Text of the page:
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Jewish Journal

yeLAdim

by Shoshana Lewin-Fischer

March 30, 2006 | 7:00 pm

Flicks and Picks: "A Rugrats Passover"

If you've always wanted a different view of Pesach, this is the movie to watch. The animated Nickelodeon series is about a group of babies who get involved in all sorts of mischief. In "A Rugrats Passover," Grandpa Boris, babies Tommy and Chuckie and toddler Angelica get trapped in the attic during the seder. Boris passes time by telling them story of Passover. As the story continues (and various family members get trapped in the attic, too), Angelica imagines herself as the first female Pharaoh with Tommy as Moses who proclaims: "Let my babies go!" (And just 35 minutes long, it is much easier to watch than "The Ten Commandments.")

Kein v' Lo:

Passover Potpourri

This section of the page is a way for you as a kid to sound off on an issue. There are so many different traditions swirling around Passover that we'd thought we'd throw a whole bunch in this month. Since the seder is about asking questions, ponder these during yours and maybe it will encourage some discussions around the table:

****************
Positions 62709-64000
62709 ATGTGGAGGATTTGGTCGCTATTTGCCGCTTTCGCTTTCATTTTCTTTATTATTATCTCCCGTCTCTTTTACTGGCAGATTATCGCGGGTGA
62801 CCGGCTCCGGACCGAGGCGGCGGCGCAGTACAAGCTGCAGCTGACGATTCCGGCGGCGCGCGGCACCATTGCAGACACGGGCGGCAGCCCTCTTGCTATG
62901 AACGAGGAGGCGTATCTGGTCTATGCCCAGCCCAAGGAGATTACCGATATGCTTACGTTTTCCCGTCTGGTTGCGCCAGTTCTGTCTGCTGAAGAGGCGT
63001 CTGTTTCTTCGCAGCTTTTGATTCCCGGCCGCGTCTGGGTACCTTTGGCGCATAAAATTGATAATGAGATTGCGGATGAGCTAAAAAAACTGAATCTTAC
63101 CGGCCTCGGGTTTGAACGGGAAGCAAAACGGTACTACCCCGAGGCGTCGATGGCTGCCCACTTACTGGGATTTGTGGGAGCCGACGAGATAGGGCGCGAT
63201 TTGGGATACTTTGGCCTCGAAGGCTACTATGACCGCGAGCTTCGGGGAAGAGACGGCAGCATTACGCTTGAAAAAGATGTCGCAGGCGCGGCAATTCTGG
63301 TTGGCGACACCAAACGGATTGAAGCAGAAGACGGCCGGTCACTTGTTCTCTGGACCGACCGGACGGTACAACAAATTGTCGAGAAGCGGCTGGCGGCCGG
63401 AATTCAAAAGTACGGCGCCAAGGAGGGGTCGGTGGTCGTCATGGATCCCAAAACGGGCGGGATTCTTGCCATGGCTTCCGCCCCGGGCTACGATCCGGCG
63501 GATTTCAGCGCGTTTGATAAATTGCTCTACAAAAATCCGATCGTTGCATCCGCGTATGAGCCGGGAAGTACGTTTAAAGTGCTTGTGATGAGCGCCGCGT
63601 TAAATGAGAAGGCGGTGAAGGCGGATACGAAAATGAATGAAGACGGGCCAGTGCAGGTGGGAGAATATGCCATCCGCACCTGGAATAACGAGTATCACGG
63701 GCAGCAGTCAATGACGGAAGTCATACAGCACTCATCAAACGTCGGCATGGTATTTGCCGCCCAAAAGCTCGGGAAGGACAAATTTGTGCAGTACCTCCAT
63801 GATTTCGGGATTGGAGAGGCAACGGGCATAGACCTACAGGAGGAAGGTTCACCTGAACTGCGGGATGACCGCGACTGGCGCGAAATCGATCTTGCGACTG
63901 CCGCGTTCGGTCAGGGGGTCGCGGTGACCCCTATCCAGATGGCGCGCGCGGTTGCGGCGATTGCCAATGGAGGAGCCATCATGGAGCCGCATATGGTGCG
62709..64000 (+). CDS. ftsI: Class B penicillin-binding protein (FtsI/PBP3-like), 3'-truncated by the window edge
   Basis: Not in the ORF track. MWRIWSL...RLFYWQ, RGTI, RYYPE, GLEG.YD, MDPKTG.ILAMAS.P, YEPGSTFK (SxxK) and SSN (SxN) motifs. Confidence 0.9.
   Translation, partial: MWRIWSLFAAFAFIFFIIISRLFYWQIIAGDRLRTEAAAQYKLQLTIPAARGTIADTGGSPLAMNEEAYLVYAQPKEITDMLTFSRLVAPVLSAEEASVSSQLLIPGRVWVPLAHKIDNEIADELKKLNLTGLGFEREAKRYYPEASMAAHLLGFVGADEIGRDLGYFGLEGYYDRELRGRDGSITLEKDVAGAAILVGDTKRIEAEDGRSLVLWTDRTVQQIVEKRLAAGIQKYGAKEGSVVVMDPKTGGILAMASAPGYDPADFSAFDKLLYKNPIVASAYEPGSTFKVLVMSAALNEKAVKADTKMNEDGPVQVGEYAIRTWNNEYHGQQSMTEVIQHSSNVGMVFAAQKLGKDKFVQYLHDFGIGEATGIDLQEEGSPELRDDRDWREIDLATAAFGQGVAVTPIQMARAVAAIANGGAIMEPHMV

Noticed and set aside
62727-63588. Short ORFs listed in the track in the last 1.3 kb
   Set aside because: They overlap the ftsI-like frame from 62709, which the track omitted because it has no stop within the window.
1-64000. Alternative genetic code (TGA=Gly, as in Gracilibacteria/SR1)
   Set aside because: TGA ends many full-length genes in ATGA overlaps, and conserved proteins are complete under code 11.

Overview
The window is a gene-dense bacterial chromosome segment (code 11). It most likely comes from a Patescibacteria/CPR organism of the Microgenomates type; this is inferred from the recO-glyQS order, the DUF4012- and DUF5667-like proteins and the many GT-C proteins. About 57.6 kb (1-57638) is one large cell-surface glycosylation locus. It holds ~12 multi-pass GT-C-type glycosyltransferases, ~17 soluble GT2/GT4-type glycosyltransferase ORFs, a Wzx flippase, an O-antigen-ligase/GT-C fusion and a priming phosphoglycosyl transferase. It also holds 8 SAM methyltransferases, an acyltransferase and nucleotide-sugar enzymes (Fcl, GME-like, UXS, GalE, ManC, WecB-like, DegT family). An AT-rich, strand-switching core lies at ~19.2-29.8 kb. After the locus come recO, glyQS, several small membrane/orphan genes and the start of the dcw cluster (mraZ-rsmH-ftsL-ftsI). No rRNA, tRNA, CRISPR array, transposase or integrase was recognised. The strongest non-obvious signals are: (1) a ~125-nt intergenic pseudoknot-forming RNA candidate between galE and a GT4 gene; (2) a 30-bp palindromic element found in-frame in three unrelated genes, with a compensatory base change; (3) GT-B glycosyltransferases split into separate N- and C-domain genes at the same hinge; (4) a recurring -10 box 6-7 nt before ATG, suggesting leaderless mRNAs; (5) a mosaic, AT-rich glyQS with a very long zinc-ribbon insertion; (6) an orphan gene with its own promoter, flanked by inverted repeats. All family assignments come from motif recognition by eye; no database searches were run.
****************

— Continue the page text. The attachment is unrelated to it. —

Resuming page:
• Should there be an age limit on saying "Ma Nishtana" (i.e., at 18, you shouldn't have to say it as the "youngest")
  • Why can't you eat chocolate-covered matzah during the seder?
  • If the point of Passover is to not eat leavened bread, is it weird to eat cakes and cookies that look leavened?
  • If all these wonderful things "came to pass at midnight," how come you are never allowed to stay up that late?
  • Should reggae singer Matisyahu record "Dayenu"?
  • If charoset is so yummy, why don't we eat it the rest of the year?
  • Should you have a Miriam's Cup on the table in honor of Moses' sister and all Jewish women? (The cup is filled with the water to symbolize the well that followed the Israelites through the desert. To learn more, visit www.miriamscup.com.)
  • If we are supposed to free people at Passover, should you have to listen to your parents that week?
  • Afikomen: Do you prefer to steal it from the host and hide it yourself, or have the host hide it so you can find it? And on that note, it is right to get a prize for finding it?

We want to know what you think. E-mail your thoughts to kids@jewishjournal.com with the subject line Passover We'll publish your opinions on a future yeLAdim page.

The Zimms Show Respect to Each Other

 

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